4. General Statutes (Rev. to 1993) § 46b-15 provides in relevant part: “(a) Any family or household member as defined in section 46b-38a who has been subjected to a continuous threat of present physical pain or physical injury by another family or household member may make an application to the superior court for relief under this section.“(b) ․ Upon receipt of the application the court shall order that a hearing on the application be held not later than fourteen days from the date of the order․ Such order may include temporary child custody or visitation rights and such relief may include but is not limited to an order enjoining the respondent from (1) imposing any restraint upon the person or liberty of the applicant; (2) threatening, harassing, assaulting, molesting, sexually assaulting or attacking the applicant or (3) entering the family dwelling or the dwelling of the applicant. If an applicant alleges an immediate and present physical danger to the applicant, the court may issue an ex parte order granting such relief as it deems appropriate․“(d) No order of the court shall exceed ninety days, except that an order may be extended by the court upon motion of the applicant for such additional time as the court deems necessary․” (Emphasis added.)
5. Article five of the agreement, entitled Management Rights, provides: “Section 1. Except as otherwise limited by an express provision of this [a]greement, the [s]tate reserves and retains, whether exercised or not, all the lawful and customary rights, powers and prerogatives of public management. Such rights include, but are not limited to, establishing standards of productivity and performance of its employees; determining the mission of an [a]gency and the methods and means necessary to fulfill that mission, including the contracting out of, or discontinuation of services, positions, or programs in whole or in part; the determination of the content of job classifications; the appointment, promotion, assignment, direction and transfer of personnel; the suspension, demotion, discharge or any other appropriate action against its employees; the relief from duty of its employees because of lack of work or for other legitimate reasons; the establishment of reasonable work rules; and the taking of all necessary actions to carry out its mission in emergencies.“Section 2. Those inherent management rights not restricted by a specific provision of this [a]greement are not in any way, directly or indirectly subject to the grievance procedure.”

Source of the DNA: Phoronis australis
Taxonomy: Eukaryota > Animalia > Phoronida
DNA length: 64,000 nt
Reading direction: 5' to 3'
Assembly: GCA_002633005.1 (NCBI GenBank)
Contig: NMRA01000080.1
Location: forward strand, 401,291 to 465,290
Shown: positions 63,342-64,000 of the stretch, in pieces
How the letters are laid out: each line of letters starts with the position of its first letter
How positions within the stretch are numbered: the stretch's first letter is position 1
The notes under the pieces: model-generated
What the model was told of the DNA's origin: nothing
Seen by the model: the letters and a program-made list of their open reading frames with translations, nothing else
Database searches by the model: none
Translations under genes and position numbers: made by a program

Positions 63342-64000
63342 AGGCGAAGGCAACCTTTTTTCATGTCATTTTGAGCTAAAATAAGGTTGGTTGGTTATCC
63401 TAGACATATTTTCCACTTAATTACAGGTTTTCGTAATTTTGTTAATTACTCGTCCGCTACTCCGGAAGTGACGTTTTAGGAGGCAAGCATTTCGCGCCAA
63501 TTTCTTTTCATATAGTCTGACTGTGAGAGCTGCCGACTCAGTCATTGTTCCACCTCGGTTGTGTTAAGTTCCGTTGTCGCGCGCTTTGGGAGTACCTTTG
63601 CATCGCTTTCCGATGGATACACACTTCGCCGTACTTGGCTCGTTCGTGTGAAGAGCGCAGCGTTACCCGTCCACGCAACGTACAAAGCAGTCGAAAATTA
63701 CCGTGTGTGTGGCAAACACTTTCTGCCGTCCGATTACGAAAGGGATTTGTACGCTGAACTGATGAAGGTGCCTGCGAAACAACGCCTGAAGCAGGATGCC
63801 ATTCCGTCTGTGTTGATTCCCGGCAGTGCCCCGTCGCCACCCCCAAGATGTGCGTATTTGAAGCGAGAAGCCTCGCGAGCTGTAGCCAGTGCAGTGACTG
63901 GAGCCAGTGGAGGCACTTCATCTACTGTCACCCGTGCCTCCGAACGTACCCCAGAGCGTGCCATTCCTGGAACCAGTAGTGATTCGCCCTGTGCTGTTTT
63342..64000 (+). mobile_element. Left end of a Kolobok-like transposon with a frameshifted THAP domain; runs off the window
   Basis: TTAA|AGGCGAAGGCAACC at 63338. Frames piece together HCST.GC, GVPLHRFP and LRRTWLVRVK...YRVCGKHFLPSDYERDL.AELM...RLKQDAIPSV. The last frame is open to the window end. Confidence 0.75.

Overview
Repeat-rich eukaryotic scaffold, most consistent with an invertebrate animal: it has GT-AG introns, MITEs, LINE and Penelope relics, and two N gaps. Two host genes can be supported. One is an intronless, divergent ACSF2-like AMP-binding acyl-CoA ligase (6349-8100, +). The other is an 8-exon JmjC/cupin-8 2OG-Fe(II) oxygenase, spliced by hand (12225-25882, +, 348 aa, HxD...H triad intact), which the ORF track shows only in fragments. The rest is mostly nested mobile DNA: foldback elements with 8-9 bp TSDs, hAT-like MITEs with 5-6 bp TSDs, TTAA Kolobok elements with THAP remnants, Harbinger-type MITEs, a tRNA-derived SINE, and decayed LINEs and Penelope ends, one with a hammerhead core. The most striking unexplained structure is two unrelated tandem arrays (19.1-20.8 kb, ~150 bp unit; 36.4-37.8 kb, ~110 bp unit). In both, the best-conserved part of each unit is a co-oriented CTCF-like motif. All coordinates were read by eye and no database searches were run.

6. Article twenty, § 6 of the agreement provides: “In the case of voluntary transfers and voluntary transfer requests, the following shall apply:“An employee requesting transfer under this section must put his/her name on a departmental transfer list in accordance with the departmental procedures in order to be considered. Such list will be updated quarterly.“As the correctional facilities develop vacancies, the senior employee in the same classification whose name appears on the transfer list for a particular facility will be transferred.“An employee must have worked six (6) months as a permanent employee to be eligible to have his/her name placed on the transfer list.“Employees are not eligible for transfer under this [a]rticle if they have been granted, rejected or constructively rejected a prior transfer within the previous six (6) month period.“Employees may remove their names from the transfer list at any time prior to being notified of an opening at the facility of their choice. The employee must notify the employer within [twenty-four] hours upon receipt of an offer of transfer of his or her intention to accept or reject such offer. Failure to comply with this provision shall be considered a constructive rejection of the offer of transfer.“Voluntary transfers shall only be carried out after application of the bidding procedures provided elsewhere in this agreement for vacant positions have concluded and the vacancy still remains.”
7. On September 22, 2006, prior to its December 22, 2006 decision, the trial court rendered judgment in favor of the state on its motion to vacate the arbitral award. The court rendered judgment without prejudice because it noted that the record showed no objection to the state's motion. On October 12, 2006, the defendant filed a motion for reconsideration of the trial court's judgment, as well as an objection to the state's motion to vacate and a memorandum of law in support of its objection. The trial court's December 22, 2006 decision followed.